Psychoanalysis

The Antigone Complex: Ethics and the Invention of Feminine by Cecilia Sjöholm

By Cecilia Sjöholm

What if psychoanalysis had selected Antigone instead of Oedipus? This publication lines the relation among ethics and hope in very important philosophical texts that concentrate on femininity and use Antigone as their version. It indicates that the idea of female wish is conditioned by way of a view of ladies as being susceptible to excesses and deficiencies in terms of moral norms and principles. Sjöholm explains Mary Wollstonecraft's paintings, in addition to readings of Antigone by way of G.W.F. Hegel, Martin Heidegger, Luce Irigaray, Jacques Lacan, and Judith Butler.

This booklet introduces the idea that of the "Antigone complex" to be able to light up the imprecise and multifaceted query of female wish, which has given upward push to the fascination of generations of philosophers and different theoreticians, in addition to readers and spectators. while the publication argues for a idea of hope that's intrinsically regarding ethics. the moral query posed via Antigone, and explored within the publication, is: what determines these activities that one needs to do, in place of those who one should do?

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Extra info for The Antigone Complex: Ethics and the Invention of Feminine Desire (Cultural Memory in the Present)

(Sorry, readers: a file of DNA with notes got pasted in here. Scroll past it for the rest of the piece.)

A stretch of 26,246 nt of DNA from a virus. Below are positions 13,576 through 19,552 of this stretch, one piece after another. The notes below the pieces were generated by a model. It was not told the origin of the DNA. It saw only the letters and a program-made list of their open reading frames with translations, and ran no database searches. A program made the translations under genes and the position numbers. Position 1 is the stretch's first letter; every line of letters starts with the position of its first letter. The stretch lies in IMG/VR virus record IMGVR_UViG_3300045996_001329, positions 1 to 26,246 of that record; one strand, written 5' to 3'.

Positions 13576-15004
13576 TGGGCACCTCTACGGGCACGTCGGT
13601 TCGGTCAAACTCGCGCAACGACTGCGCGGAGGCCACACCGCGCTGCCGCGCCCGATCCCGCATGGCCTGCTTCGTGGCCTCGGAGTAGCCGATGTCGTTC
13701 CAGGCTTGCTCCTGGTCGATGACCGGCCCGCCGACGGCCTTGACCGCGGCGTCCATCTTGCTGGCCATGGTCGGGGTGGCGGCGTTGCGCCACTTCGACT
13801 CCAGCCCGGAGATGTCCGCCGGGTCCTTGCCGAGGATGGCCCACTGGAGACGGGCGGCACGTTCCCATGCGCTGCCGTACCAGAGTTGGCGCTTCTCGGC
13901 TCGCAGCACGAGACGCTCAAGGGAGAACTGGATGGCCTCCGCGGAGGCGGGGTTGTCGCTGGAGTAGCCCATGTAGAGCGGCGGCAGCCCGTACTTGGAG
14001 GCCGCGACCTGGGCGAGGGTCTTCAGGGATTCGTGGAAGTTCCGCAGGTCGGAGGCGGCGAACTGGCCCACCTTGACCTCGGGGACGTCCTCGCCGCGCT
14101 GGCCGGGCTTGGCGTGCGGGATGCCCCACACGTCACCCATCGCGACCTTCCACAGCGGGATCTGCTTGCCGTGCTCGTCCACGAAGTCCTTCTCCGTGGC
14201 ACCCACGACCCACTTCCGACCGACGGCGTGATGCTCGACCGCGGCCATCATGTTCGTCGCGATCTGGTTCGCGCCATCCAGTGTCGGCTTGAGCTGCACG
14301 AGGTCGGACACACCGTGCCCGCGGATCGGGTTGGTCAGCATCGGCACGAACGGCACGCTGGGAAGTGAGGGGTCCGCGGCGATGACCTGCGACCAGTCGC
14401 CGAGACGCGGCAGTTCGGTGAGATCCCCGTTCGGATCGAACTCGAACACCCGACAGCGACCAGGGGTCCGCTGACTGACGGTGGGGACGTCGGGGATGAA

Sample text

We know very little about Sade’s sexual activities, Beauvoir notes, probably because he only wrote his fantasies down, without acting them out. 20 But he would never desire a woman. 21 His ideas of freedom may seem like a call to pursue pleasure under any circumstances, but it is a call founded only on false ideas of reciprocity. A suspicious gap persists between the call for freedom for ourselves and the inability to recognize freedom as essentially belonging to the other. What is so worrying for Sade is that we can never fully objectify or subject our neighbor.

And like the heroine, Wollstonecraft tried to kill herself after he left. The women in her novel betray themselves and each other. 61 But she does not simply blame her female figures for their failures; beyond the descriptions of female weakness, we may reconstruct another argument. It can be shown, contrary to most moral philosophers of her own time, that women are moral agents precisely because they continue to fall into humiliating forms of submission. Failing to claim a causal link between submission and outer conditions or make them victims of circumstance, she views them as moral agents.

Wollstonecraft’s women do not take pleasure in their abuse. Like Justine, however, they continue to fall into the traps of seduction, abuse, and violation. While their humiliation may be conditioned by their difficult circumstances, Wollstonecraft never blames their initial fall into such traps on external causes. She understands the social conditions that lead to their errors, but she does not simply explain their actions through these conditions. Even when her women are forced by economic difficulties and abusive husbands or lovers, their submission is ultimately independent of authorities or physical difficulties.

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